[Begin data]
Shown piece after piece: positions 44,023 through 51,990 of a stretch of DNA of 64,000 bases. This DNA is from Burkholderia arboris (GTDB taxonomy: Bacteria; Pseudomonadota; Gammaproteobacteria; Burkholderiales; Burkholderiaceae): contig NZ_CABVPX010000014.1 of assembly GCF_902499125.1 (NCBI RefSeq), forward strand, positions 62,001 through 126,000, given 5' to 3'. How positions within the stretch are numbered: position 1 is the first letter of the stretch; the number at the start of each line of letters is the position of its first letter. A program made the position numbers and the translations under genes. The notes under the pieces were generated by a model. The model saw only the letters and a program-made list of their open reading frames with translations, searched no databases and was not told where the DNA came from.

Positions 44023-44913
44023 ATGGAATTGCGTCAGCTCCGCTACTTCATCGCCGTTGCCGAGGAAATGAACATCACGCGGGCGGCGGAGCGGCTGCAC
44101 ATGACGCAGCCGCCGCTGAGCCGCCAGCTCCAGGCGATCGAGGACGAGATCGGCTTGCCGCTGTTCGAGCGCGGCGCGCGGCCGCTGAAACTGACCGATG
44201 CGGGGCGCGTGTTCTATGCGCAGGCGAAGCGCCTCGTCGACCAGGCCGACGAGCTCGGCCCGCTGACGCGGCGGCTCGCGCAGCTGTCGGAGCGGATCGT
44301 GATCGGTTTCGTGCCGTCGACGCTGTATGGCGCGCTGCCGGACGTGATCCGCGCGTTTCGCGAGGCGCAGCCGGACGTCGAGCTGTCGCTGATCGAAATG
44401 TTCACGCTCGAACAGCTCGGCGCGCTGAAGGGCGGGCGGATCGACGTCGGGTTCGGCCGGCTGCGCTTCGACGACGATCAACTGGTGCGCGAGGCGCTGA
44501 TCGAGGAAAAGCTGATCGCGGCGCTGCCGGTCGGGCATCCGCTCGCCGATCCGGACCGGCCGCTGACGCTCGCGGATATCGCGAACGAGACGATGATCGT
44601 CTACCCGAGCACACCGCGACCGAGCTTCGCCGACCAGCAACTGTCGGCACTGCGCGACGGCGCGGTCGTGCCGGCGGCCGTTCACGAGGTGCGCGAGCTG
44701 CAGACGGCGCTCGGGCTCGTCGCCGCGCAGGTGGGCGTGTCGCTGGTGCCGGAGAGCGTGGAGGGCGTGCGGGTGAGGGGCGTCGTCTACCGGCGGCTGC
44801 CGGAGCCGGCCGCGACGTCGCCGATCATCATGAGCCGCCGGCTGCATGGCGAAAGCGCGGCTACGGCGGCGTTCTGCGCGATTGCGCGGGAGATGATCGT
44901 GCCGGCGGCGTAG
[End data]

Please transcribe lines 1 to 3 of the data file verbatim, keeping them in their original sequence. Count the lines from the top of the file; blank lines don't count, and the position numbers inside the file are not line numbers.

Shown piece after piece: positions 44,023 through 51,990 of a stretch of DNA of 64,000 bases. This DNA is from Burkholderia arboris (GTDB taxonomy: Bacteria; Pseudomonadota; Gammaproteobacteria; Burkholderiales; Burkholderiaceae): contig NZ_CABVPX010000014.1 of assembly GCF_902499125.1 (NCBI RefSeq), forward strand, positions 62,001 through 126,000, given 5' to 3'. How positions within the stretch are numbered: position 1 is the first letter of the stretch; the number at the start of each line of letters is the position of its first letter. A program made the position numbers and the translations under genes. The notes under the pieces were generated by a model. The model saw only the letters and a program-made list of their open reading frames with translations, searched no databases and was not told where the DNA came from.

Positions 44023-44913
44023 ATGGAATTGCGTCAGCTCCGCTACTTCATCGCCGTTGCCGAGGAAATGAACATCACGCGGGCGGCGGAGCGGCTGCAC